H.Res. 393 (102nd): Instructing the Committee on Standards of Official Conduct to ... (On the Resolution)

Number:
House Vote #44 [primary source: house.gov]
Date:
Mar 12, 1992 (102nd Congress)
Result:
Passed

This was a vote to agree to a resolution.

Resolution:
H.Res. 393 (102nd): Instructing the Committee on Standards of Official Conduct to disclose the names and pertinent account information of those Members and former Members of the House of Representatives who the Committee finds abused the privileges of the
Introduced by Rep. Matthew McHugh [D-NY28, 1983-1992] on March 10, 1992
Totals     Democrat     Republican     Independent     Democrat-Liberal     Republican-Conservative     Democrat Farmer Labor
  Yea 391
 
 
 
 
 
 
90%
253 134 1 1 1 1
  Nay 36
 
 
 
 
 
 
8%
6 30 0 0 0 0
Not Voting 8
 
 
 
 
 
 
2%
7 1 0 0 0 0
Required: Simple Majority

Vote Details

Notes

Where is the Speaker’s vote?

According to current House rules, the Speaker of the House is not required to vote in “ordinary legislative proceedings, except when such vote would be decisive.” In practice, this means the Speaker of the House rarely votes and only does so when it is politically useful. When the Speaker declines to vote, he or she is simply omitted from the roll call by the House Clerk.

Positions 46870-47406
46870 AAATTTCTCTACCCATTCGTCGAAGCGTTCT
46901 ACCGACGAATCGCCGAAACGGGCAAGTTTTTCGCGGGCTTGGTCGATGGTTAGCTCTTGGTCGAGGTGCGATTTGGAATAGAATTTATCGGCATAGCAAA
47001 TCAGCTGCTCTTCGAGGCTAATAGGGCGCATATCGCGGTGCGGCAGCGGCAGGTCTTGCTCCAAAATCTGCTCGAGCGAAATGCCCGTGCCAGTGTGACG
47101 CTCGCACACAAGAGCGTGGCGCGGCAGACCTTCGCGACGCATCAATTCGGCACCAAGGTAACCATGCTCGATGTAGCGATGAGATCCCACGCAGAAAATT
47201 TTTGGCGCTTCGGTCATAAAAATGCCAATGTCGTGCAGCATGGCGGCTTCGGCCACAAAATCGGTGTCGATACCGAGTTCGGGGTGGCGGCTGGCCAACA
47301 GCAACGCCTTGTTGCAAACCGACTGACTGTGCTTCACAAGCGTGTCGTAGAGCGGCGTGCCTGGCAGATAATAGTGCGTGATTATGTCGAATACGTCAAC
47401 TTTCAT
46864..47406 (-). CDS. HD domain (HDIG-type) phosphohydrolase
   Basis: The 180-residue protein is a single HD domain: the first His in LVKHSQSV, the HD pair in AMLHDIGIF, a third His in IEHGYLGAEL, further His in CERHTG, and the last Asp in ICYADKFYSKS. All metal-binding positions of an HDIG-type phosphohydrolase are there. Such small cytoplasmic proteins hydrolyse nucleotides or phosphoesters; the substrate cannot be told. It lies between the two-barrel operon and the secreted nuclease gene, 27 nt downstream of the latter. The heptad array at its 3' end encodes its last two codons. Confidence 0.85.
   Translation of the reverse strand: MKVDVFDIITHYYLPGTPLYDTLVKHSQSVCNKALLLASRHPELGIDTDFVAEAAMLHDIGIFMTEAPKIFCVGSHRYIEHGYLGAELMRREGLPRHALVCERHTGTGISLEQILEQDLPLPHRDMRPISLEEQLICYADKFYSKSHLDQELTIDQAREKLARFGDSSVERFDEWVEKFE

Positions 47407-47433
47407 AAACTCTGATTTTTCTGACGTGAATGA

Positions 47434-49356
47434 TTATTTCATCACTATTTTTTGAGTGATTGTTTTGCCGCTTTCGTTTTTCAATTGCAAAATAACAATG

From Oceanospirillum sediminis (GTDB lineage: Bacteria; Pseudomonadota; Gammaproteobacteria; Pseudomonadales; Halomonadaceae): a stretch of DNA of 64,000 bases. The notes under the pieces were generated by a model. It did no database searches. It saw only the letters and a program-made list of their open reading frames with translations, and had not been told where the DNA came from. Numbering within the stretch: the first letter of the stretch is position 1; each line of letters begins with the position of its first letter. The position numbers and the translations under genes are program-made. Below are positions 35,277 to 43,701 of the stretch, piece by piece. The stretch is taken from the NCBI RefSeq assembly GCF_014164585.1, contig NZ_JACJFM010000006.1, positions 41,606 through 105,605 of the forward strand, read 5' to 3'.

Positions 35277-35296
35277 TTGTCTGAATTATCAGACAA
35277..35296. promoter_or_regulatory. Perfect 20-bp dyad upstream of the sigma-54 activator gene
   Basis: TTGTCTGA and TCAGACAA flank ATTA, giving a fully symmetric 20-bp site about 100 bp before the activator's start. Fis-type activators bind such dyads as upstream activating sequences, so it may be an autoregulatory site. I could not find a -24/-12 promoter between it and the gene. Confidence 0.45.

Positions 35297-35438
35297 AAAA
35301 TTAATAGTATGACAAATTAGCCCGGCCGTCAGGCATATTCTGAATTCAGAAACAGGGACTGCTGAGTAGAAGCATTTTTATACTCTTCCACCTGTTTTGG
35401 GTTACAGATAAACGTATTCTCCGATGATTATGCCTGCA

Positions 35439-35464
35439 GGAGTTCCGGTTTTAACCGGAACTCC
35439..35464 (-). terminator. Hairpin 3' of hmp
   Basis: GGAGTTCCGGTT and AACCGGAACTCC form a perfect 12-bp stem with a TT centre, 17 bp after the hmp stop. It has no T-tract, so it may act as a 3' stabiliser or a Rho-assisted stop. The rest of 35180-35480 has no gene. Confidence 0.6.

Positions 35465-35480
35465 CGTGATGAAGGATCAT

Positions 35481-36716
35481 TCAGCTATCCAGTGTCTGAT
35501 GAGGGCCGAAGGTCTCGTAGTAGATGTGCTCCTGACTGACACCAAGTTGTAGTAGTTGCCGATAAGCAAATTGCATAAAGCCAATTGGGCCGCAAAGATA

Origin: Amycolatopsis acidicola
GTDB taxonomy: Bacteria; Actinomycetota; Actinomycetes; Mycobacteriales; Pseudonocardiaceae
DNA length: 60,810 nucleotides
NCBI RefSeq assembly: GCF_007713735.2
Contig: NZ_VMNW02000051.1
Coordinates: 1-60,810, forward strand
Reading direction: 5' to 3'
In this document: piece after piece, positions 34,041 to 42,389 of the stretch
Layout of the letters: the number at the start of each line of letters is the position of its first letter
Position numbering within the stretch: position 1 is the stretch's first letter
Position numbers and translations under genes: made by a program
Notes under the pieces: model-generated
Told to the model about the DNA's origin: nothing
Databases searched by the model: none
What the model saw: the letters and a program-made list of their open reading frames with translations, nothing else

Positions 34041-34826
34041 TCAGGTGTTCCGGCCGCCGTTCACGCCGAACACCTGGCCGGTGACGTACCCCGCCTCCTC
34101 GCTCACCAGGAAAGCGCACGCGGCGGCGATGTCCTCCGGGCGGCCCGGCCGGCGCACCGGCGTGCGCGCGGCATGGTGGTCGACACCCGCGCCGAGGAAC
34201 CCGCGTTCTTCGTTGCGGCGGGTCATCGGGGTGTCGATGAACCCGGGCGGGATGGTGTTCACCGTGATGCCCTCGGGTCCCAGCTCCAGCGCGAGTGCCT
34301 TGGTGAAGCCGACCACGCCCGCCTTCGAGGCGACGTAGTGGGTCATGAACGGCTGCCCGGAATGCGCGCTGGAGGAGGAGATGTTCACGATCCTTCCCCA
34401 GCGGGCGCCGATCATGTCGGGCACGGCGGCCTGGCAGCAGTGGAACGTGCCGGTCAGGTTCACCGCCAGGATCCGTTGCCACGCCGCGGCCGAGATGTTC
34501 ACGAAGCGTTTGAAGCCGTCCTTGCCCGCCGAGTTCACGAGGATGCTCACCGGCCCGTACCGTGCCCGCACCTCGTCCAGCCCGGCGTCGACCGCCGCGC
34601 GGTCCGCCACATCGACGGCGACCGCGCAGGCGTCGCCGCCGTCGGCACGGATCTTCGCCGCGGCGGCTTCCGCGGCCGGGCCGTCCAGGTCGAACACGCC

What’s the difference between “aye” and “yea”?

There is no meaningful difference between “aye” and “yea” (and “nay” and “no”), but the terms are used in different sorts of votes based on Congress’s long tradition of parliamentary procedure.

The House and Senate follow the U.S. Constitution strictly when it says that bills should be decided on by the “yeas and nays” (Article I, Section 7). So they literally say “yea” and “nay” when voting on bills. In the Senate, they always use these words.

The House sometimes operates under a special set of rules called the “Committee of the Whole on the State of the Union” (or “Committee of the Whole” for short), which is a sort of pseudo-committee that is made up of every congressman. During this mode of operation, the House uses the terms “aye” and “no” instead, but the meaning is the same. (See the Rules of the House, Rule XX, and House Practice in the section Voting.)